China has unveiled its first firm target to curb greenhouse gas emissions, laying out a carbon intensity goal on Thursday that Premier Wen Jiabao will take to looming climate talks as his government's central commitment.
The announcement comes a day after the United States unveiled its proposal to cut greenhouse gases by 2020 and said President Barack Obama will attend the Dec 7-18 U.N. climate talks in Copenhagen. Beijing said on Thursday Wen would also attend.
China, the world's top emitter of greenhouse gases from human activity, pledged to cut the amount of carbon dioxide emitted for each unit of national income 40 to 45 percent by 2020, compared to 2005 levels, the official Xinhua agency reported.
This is a voluntary action taken by the Chinese government based on its own national conditions and is a major contribution to the global effort in tackling climate change, Xinhua said, quoting a cabinet meeting that was chaired by Wen.
The firm emissions commitment from China will help efforts to reach a deal at the U.N.-led talks in Denmark.
This is a huge morale booster, said John Hay, spokesman for the U.N. Climate Change Secretariat, referring to the Chinese target and the planned visit by Obama.
It is extremely welcome news that China is now putting specific figures on its reductions of carbon intensity toward 2020, said Kim Carstensen, leader of WWF International's global climate initiative.
Negotiations over a new climate change treaty have stalled as rich and poor nations argued over who should cut emissions, by how much and who should pay.
China's announcement after big emitters Brazil and Indonesia recently announced tough 2020 reduction targets and Wednesday's 2020 target from the United States are expected to help the Copenhagen talks, analysts say, although there are likely to be demands for tougher action.
The cabinet said that the goal, which will still allow China's greenhouse gas emissions to grow as the economy expands, was a demanding one for the developing country.
Controlling greenhouse gas emissions faces enormous pressures and special hardships, the report on the meeting said.
China would embrace or extend a range of steps to reach the target, including financial and taxation policies, and continue a drive for more renewable, nuclear and clean-coal energy.
Pan Jiahua, a member of China's negotiating team for Copenhagen, said the intensity goal would demand big changes to his country's path of rapid, pollution-drenched growth.
Personally I think this number is a bit high for China's present capabilities, said Pan, a climate policy expert at the Chinese Academy of Social Sciences.
Achieving it will require shifting more from old power plants, and also financial subsidies -- for example, for power-saving appliances, clean vehicles, and so on.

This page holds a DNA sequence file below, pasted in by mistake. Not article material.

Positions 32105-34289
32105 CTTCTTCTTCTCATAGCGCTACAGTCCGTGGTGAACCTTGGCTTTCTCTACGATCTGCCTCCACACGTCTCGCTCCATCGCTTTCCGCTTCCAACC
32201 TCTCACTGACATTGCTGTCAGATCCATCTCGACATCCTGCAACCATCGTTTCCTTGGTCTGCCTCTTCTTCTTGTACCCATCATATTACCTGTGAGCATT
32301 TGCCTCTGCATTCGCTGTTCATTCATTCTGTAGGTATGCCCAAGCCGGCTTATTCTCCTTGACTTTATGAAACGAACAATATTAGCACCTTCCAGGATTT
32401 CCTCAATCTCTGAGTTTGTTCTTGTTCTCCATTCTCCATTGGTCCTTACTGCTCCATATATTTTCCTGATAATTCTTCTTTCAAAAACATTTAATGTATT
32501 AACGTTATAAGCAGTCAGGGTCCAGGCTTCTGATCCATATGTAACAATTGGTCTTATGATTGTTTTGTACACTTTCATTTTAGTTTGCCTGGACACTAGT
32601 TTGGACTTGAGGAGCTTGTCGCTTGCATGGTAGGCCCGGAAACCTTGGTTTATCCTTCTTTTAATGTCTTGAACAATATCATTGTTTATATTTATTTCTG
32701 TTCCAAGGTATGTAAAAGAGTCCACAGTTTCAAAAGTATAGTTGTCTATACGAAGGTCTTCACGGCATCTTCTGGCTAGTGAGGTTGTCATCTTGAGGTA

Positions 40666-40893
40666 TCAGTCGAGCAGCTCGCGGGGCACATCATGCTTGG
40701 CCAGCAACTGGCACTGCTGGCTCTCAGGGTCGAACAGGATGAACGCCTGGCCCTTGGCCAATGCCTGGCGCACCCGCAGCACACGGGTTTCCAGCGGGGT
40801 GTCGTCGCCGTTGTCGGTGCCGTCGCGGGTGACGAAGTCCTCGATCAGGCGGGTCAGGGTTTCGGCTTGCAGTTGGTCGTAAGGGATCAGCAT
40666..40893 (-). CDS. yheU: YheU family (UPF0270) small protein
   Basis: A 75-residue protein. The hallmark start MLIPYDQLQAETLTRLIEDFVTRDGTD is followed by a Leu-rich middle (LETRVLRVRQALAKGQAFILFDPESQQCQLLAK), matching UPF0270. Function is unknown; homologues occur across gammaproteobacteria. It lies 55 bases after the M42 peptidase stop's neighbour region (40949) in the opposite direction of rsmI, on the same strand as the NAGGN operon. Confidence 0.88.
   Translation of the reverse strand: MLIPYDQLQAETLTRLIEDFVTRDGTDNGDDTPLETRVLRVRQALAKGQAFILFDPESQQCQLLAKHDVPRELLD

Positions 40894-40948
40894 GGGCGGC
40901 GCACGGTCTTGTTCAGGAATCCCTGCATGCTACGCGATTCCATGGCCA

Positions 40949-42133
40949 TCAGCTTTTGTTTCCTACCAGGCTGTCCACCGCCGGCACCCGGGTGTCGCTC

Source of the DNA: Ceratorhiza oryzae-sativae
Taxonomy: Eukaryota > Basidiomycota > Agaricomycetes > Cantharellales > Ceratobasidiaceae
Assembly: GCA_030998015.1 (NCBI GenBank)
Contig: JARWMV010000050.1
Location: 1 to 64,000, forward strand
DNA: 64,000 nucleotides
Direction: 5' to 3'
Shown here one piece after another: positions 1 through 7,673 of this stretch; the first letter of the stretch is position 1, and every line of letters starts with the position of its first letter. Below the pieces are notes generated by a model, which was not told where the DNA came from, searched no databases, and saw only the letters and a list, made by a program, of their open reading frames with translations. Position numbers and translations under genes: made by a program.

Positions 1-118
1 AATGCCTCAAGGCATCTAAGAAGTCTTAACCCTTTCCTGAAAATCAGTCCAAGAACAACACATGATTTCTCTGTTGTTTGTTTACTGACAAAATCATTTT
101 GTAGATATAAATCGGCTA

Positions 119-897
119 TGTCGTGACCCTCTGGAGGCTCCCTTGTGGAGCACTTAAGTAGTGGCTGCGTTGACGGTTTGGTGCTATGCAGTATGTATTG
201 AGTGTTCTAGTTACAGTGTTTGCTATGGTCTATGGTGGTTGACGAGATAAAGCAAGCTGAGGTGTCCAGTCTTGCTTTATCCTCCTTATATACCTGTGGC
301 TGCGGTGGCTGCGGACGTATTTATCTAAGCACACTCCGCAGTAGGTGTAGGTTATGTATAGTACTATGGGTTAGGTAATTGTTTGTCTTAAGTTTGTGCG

But the goal was also in line with what many analysts said was China's current trend-line in carbon intensity, and that may leave at least some negotiators pressing for more in Copenhagen.
Beijing is already almost half-way to meeting the carbon intensity goal already after five years of an energy efficiency drive that has helped rein in emissions growth, so critics may counter that it is not ambitious enough.
This is a significant announcement at a very important point in time, said Ailun Yang of Greenpeace China.
Given the urgency and magnitude of the climate change crisis, China needs stronger measures to tackle climate change, she said in a statement.
Since China's emissions are still set to grow, some analysts also point to the need for China to ultimately announce a cap.
It won't reduce emissions in absolute terms, those emissions will still probably grow in the next decade, said Trevor Sikorski, head of carbon research at Barclays Capital.
Post-2020 Chinese emissions will be higher per capita and the pressure on them to take a binding cap will be much greater than it is now.
The State Council meeting also said the intensity goal was a voluntary one that would be measured and verified through domestic steps.
That may also leave room for negotiation over the extent to which the goal is brought into a binding international commitment under any new climate pact.
The White House said the United States will pledge in Copenhagen to cut its greenhouse gas emissions roughly 17 percent below 2005 levels by 2020, a drop of about 3 percent below the 1990 benchmark year used in U.N. treaties -- far below the 25-40 percent cut from 1990 levels recommended by the U.N. climate panel.
As a developing country, China is not obliged by current treaties to accept binding caps on its emissions, and it and other poor countries have said that principle should not change in any new deal that emerges from Copenhagen.
In a fast-moving week of climate developments, Australia's troubled carbon trade scheme was thrown into confusion on Thursday after several opposition lawmakers resigned their party positions and promised to ignore a deal to support the government's planned laws.
A day earlier, neighboring New Zealand passed their revised carbon trading laws, the second emissions trading scheme to win approval after Europe's began in 2005.
(Additional reporting by David Stanway and Ben Blanchard in Beijing, Nina Chestney and Gerard Wynn in London and Alister Doyle in Oslo; Editing by David Fogarty)